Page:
Victorian Valentines

Sourced by


When the month of February arrives, almost all people on the planet have one thing in mind: how am I going to spend Valentine’s Day? But before you think about that, you should also think about where this holiday originated from.

What is it?

Valentine’s Day is also known as Saint Valentine’s Day or Feast of Saint Valentine. It began as a celebration for one of the earlier Christian saints known as Valentinus. Around the world it is celebrated on February 14th, however it may not be a national holiday in some countries.

The Victorians were very fond of sending Valentines and might spend many hours creating a special offering in watercolours or a poem or puzzle, or adding trims to lace paper. Some young men would commission a special poem for their favoured lady, while women might paint or colour a picture. Catherine (Kate) Greenaway was a popular illustrator of children’s books in Victorian times, having attended art college, and she also designed valentines for card manufacturers, which are now collector’s items.

Why the love?

The romantic nature of Valentine’s Day may stem from the fact that St. Valentinus used to perform weddings for people who were not allowed to get married or were enemies of the Roman Empire. For this, he was sentenced to imprisonment where he later healed the daughter of his jailor. Although this holiday is celebrated on February 14th, it is, in some parts, celebrated on other days such as July 6 and July 30 by the Eastern Orthodox Church. The day’s romantic association first came in the High Middle Ages of 18th century England where the practice of courtship and romance was greatly emphasized. The practice of flowers and distribution of romantic notes was further emphasized in this era which lead to present day Valentine’s where one gives their counterpart flowers, a special note and maybe even some chocolate.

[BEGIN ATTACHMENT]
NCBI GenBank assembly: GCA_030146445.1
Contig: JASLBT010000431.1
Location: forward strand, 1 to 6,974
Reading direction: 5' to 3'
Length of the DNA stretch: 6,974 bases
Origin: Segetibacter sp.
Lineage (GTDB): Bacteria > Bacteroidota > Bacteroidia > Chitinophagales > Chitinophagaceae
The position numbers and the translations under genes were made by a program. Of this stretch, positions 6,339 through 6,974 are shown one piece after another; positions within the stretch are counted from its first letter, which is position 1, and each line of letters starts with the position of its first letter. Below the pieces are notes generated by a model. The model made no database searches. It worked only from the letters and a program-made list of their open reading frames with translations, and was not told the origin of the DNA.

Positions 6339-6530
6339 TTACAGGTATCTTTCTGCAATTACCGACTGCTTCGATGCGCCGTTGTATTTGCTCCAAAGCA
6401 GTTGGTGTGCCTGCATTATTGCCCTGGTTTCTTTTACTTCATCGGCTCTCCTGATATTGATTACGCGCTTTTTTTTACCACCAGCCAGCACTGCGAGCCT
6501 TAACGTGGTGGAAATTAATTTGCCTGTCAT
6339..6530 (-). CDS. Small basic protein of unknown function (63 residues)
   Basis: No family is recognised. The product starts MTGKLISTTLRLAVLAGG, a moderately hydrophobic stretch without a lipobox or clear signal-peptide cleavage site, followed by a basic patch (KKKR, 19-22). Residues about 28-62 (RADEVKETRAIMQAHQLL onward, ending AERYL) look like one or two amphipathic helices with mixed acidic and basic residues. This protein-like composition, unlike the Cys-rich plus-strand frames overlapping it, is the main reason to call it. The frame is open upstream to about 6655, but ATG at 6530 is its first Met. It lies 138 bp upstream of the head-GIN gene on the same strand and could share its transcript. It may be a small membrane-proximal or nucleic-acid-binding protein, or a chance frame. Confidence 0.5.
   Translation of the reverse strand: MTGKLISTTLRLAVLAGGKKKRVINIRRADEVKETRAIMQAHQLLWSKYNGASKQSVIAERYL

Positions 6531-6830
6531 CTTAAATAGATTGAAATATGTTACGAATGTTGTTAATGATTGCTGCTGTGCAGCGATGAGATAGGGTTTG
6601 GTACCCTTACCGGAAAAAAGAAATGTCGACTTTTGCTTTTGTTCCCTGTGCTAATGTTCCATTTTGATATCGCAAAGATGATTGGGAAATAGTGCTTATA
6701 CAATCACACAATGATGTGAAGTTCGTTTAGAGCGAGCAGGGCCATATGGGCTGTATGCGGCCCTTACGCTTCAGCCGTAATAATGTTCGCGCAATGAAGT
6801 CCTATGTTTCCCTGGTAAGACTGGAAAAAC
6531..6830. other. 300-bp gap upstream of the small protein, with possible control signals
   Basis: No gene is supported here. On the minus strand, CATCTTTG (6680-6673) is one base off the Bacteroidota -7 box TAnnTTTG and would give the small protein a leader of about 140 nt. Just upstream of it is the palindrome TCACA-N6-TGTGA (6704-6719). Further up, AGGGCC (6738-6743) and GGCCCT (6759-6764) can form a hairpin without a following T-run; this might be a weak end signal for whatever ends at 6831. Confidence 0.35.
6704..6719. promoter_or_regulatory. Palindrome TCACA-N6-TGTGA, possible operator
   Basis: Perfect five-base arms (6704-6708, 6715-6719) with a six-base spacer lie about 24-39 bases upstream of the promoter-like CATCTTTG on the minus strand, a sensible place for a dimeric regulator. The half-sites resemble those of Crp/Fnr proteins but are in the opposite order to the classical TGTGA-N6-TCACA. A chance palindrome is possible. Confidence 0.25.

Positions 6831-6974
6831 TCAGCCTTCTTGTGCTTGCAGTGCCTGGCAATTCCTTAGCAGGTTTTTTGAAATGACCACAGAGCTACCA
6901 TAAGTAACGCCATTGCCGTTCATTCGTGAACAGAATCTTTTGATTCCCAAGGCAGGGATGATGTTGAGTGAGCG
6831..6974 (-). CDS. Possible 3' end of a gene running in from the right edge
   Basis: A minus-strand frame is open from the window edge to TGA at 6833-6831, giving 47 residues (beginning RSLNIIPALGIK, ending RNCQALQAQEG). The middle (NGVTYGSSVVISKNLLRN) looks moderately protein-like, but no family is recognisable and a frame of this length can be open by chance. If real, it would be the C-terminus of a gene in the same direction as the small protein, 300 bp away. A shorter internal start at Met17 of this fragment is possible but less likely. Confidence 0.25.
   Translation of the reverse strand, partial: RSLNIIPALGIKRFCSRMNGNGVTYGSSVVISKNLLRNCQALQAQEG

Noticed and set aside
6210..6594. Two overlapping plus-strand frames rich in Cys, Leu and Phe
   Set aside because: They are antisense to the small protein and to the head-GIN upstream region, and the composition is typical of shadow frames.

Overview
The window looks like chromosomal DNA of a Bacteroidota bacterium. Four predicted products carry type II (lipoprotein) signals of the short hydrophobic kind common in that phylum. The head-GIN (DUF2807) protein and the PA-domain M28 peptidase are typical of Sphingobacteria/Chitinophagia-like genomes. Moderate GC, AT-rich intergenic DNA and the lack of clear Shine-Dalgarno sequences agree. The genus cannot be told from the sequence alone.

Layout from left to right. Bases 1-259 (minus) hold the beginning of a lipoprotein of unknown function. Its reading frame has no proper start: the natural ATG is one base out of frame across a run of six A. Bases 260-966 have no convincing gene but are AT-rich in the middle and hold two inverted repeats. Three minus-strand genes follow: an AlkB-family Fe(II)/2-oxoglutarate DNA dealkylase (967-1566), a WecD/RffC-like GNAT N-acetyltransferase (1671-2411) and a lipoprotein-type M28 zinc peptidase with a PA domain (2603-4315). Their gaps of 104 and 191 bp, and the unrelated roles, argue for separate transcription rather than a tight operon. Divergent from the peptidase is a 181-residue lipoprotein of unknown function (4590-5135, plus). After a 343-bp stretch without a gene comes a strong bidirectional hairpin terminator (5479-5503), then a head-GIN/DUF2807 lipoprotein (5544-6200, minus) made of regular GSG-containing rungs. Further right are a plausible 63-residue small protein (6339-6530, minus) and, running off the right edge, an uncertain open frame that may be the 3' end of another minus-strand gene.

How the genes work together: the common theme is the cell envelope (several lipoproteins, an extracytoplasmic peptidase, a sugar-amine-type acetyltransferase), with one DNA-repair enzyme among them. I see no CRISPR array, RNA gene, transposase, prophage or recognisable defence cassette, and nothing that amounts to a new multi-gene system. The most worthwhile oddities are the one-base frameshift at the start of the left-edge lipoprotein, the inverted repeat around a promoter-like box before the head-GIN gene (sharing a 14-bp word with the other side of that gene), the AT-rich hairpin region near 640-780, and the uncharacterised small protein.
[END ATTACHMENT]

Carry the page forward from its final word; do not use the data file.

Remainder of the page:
Modern Valentine’s Day

By the twentieth century, there was a mass production of Valentine greeting cards which lead to today’s practice of sending cards by post. In the latter parts of the twentieth century, the practice of giving and receiving cards was extrapolated to every sort of gift. So if a man gave his wife chocolate, flowers and a card, he would expect his wife to give him some sort of chocolate, a card and maybe something else. Regardless of what material good was given, the intention was the same and that was to return the favour one has bestowed upon another.

Statistics now show that almost 190 million valentines are sent around the United States of America each year. Whether they go to family members, your loved ones, your spouse, your girlfriend, your boyfriend, your significant other or your partner, that is a lot of valentines. It is commonly seen even in public schools with children aged just five years old giving valentines to their peers.

Valentine’s on a Global Scale

In China, the most common gift given by a man to a woman is chocolate, flowers or both. It is often referred to as a lovers’ festival, where the woman is not necessarily expected to bestow gifts on the man. In Finland, Valentine’s Day is more or less a Friend’s Day and it is a day for you to remember all your friends and not just your spouse or significant other.


In essence, Valentine’s Day started as a holiday where the act of marrying two people was celebrated even if it was against the law at the time. Now it is more or less a way to remember your loved ones and your friends and to show them you appreciate them by showering them with gifts and flowers.

Victorian ladies in Ball Gowns

Victorian Ball Gowns